Evgeny Ustyugov faces losing his gold medal won at Sochi 2014 if his appeal is unsuccessful ©Getty Images

Russian biathletes Evgeny Ustyugov and Svetlana Sleptsova face a longer wait for their appeals against doping bans to be heard after the Court of Arbitration for Sport (CAS) postponed their hearings.

The coronavirus pandemic has been blamed for the delay.

Ustyugov and Sleptsova were given two-year bans after being found guilty of violating anti-doping rules by the International Biathlon Union's (IBU) Anti-Doping Hearing Panel.

The IBU found Ustyugov had taken oxandrolone and Sleptsova using ostarine.

As well as seeing all his results from August 27 in 2013 through to the end of the 2013-2014 World Cup season disqualified and facing a two-year year suspension, Ustyugov is set to lose his gold medal won at Sochi 2014.

The 35-year-old secured 4x7.5 kilometres relay gold at the Winter Olympic Games, meaning his team mates Anton Shipulin, Dmitry Malyshko and Alexei Volkov also face losing their medals.

CAS was scheduled to consider Ustyugov’s appeal on October 20.

Sleptsova is also appealing her lengthy suspension and the disqualification of her results from March 22 2013 through to the conclusion of the 2013-2014 World Cup campaign.

"The hearings in the CAS on the cases of Evgeny Ustyugov and Svetlana Sleptsova were postponed due to the difficult epidemiological situation," lawyer Alexey Panich told TASS.

"The dates of the new hearings have not yet been agreed."

Svetlana Sleptsova has been banned for two years after being found to have used prohibited substance ostarine ©Getty Images
Svetlana Sleptsova has been banned for two years after being found to have used prohibited substance ostarine ©Getty Images

Last month, Ustyugov told TASS he had spent  "hundreds of thousands" on legal fees challenging the IBU ruling, and claimed the Russian athletes found guilty of doping offences following analysis of the Moscow Laboratory data had been pre-judged.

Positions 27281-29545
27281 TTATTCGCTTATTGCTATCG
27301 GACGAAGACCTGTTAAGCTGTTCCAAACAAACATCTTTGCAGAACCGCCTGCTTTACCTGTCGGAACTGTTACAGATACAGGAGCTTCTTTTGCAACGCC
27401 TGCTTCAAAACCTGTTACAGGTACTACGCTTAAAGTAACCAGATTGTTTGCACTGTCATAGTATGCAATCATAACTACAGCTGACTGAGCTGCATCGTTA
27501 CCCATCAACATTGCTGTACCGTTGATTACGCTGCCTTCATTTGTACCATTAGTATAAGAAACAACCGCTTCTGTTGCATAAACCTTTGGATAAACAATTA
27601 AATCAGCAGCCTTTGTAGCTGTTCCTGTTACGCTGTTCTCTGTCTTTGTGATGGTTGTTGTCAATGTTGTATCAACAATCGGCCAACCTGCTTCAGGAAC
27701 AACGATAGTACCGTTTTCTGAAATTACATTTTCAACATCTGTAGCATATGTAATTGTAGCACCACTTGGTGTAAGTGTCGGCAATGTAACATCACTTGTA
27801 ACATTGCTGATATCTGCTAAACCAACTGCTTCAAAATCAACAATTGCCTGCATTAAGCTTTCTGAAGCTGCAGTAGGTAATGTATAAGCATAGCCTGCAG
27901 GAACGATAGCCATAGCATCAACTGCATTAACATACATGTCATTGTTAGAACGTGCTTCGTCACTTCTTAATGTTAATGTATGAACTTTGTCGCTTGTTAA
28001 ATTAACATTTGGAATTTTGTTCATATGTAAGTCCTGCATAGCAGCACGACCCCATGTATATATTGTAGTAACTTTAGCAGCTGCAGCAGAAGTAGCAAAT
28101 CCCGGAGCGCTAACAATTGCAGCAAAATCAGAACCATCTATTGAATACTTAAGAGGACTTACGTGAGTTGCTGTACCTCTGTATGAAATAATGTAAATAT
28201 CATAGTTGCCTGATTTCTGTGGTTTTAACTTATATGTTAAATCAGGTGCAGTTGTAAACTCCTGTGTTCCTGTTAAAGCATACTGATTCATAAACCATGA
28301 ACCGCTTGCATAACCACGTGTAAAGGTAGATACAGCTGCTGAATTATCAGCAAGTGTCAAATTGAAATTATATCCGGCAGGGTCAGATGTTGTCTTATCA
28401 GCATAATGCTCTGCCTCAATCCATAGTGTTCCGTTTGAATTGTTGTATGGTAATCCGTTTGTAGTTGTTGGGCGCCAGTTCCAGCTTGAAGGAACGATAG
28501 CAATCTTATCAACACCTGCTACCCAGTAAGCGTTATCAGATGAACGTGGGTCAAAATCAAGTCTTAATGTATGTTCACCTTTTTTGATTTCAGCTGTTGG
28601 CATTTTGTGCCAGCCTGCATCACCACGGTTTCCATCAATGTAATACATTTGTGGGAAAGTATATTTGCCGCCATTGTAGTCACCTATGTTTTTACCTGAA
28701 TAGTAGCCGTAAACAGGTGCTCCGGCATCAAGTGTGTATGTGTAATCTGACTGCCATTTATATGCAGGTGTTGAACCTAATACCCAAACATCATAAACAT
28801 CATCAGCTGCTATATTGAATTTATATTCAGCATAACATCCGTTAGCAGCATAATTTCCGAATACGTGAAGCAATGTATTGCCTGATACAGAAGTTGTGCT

"If it weren't for friends, you could have died of despair," Ustyugov said.

"I conducted many examinations, collected evidence, plus it is necessary to pay for the work of lawyers.

"This has already cost hundreds of thousands of dollars.

"Without influential friends, an ordinary athlete from Russia simply cannot fight with the soulless system of world sports, in our sport no one has such material resources.

"And the presumption of innocence was stripped of us long ago.

"The World Anti-Doping Agency (WADA) and the International Olympic Committee (IOC) have created a system in which, if they make a mistake, it is almost impossible to defend themselves."

It was reported by TASS that Ustyugov had undergone genetic tests to prove his innocence.

Ustyugov has also reportedly filed a lawsuit against the IBU in the Austrian state court after he was charged in a separate case by the Biathlon Integrity Unit (BIU).

The BIU charged Ustyugov because of abnormalities in his athlete biological passport in the period between January 2010 and February 2014.

Ustyugov is a two-time Olympic gold medallist, having won the mass start title at Vancouver 2010 and also picked up a relay bronze at those Games.

Sleptsova won an Olympic gold medal in the women's 4x6km relay in 2010.